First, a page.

- Identification of the next steps in organizing ourselves to advance community objectives. This will include both discussions of objectives for future workshops, and also best practices for sharing source code, governance of shared-code, and how to address challenges to improving the technical readiness of research software to prepare it for commercial adoption.
The workshop is inviting keynote speakers from industry and DOE to set context from their perspectives. A workshop report will be issued that captures the challenge problems and software portfolio for broader dissemination.
Pre-meeting tutorials on the afternoon of July 16 will be available for specific PNNL software. Post-meeting tours of PNNL facilities will be available on the afternoon of July 18. Specifics for both events will be listed on the registration site as details become available. Please note: Participation in the tours will require additional registration steps to gain access to PNNL facilities.
Workshop steering committee:
- Bora Akyol, Pacific Northwest National Laboratory
- Scott Backhaus, Los Alamos National Laboratory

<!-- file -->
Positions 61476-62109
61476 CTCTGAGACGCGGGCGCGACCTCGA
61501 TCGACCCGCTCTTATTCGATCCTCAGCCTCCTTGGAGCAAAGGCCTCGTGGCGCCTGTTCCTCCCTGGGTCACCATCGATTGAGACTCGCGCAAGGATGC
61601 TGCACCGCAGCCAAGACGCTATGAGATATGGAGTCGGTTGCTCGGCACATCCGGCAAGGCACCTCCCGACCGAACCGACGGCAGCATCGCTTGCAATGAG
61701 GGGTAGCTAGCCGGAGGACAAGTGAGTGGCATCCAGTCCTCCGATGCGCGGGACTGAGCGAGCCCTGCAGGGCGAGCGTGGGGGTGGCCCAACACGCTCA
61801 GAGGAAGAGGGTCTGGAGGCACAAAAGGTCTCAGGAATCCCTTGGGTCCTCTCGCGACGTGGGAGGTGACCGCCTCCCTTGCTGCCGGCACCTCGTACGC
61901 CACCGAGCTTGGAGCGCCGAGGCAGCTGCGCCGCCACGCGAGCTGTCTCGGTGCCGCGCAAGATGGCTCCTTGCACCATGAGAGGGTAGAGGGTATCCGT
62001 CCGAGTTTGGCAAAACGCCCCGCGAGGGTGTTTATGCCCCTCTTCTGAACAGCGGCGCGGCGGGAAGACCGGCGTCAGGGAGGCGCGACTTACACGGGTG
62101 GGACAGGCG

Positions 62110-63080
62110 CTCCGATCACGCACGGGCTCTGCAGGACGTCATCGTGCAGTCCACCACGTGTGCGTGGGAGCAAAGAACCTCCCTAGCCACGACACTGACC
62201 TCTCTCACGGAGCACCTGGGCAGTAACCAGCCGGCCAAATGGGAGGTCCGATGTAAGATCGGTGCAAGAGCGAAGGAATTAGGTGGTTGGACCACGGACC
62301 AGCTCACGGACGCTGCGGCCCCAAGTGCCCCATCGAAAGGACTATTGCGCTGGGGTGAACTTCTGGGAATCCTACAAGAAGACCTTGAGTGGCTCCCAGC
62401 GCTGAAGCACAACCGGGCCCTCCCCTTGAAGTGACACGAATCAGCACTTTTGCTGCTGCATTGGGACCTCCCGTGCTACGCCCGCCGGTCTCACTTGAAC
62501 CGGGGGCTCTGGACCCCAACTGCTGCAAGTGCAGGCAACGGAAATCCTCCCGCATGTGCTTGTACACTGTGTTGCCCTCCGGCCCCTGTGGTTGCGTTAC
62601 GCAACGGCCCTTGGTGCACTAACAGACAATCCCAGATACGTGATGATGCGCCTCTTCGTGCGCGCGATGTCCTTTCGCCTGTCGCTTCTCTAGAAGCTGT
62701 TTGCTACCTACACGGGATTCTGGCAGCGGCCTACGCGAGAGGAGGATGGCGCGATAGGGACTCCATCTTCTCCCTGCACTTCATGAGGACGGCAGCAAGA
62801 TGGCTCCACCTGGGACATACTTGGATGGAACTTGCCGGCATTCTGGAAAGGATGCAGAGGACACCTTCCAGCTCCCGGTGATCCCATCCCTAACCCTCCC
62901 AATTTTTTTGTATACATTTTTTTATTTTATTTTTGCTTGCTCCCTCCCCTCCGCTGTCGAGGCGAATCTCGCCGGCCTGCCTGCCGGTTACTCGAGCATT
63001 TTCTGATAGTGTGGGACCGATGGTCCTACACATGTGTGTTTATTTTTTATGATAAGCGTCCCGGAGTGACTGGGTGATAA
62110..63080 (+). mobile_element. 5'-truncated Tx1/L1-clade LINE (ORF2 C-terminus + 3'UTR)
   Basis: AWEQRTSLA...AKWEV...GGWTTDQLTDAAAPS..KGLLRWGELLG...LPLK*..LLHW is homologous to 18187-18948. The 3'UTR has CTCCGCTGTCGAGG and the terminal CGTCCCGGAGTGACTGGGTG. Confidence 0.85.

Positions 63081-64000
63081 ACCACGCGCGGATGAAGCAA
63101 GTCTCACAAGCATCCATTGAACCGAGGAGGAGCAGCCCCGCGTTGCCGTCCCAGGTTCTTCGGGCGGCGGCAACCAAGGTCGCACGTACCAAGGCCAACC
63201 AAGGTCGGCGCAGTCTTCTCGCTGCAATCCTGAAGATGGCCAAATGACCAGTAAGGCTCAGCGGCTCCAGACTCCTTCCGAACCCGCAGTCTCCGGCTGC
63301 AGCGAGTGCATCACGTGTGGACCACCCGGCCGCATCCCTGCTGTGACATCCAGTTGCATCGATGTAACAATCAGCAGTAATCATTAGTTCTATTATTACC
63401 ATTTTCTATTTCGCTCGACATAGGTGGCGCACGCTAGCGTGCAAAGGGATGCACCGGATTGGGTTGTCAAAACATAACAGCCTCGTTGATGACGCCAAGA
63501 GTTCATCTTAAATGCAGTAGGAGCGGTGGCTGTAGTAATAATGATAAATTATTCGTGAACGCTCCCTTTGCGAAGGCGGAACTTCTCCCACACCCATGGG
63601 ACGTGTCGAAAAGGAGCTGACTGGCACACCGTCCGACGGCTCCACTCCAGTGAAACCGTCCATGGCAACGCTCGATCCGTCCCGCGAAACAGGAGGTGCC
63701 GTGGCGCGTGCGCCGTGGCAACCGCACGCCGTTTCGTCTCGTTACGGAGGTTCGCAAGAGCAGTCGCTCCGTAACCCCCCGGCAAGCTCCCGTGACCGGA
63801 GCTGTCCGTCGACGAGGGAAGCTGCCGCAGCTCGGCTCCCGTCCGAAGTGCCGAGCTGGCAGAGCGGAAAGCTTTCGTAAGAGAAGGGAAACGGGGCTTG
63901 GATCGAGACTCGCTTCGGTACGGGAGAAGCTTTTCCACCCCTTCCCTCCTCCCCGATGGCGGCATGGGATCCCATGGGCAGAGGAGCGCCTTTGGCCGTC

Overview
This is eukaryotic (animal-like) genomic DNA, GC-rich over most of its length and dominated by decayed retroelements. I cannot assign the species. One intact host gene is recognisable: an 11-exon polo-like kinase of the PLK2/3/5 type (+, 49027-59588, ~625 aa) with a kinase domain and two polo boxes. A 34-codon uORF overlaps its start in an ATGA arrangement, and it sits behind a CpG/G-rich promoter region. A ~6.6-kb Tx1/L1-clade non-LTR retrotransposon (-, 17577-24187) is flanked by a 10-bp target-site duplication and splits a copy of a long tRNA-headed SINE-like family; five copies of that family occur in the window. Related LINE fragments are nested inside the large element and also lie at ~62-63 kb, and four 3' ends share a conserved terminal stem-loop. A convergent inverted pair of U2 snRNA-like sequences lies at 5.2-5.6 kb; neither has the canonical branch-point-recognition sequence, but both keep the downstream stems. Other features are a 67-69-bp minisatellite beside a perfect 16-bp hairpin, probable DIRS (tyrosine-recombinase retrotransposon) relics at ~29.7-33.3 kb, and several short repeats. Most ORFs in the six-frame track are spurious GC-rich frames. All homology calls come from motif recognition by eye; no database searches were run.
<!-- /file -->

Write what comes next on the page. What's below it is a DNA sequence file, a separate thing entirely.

- Anjan Bose, Washing State University
- Russell Robertson, Grid Protection Alliance
- Gil Bindewald, Program Manager, Advanced Grid Modeling Research Program, DOE Office of Electricity Delivery & Energy Reliability
- Larry Bekkedahl, Senior Vice President, Transmission Services, Bonneville Power Administration
- Jesse Berst, Founding Editor and Chief Analyst for Smart Grid News; Chairman, Smart Cities Council
- Researchers (National Labs, Universities, etc.): The workshop will provide opportunities to use open-source software to expedite research progress; to contribute to open-source software for broader recognition of your own research; and to publicize your own open-source software.
- Software Vendors: The workshop will help vendors stay abreast of the trends and available resources of open-source software for power grid operation and planning, and identify opportunities for early adoption of high-performance open-source software functions for future market positioning.
- Consulting Companies: The workshop will facilitate learning and use of open-source software codes for the most cost-effective execution of consulting tasks.
- Utility Companies: The workshop will provide opportunities to identify potential pilot applications for the best benefit of ratepayers, and to influence the development of open-source software packages to best fit the utilities’ own software environments.
For more details on workshop registration, please visit our Workshop Registration Page.
For additional information please contact:
David Callahan, Workshop Chair
Northwest Institute for Advanced Computing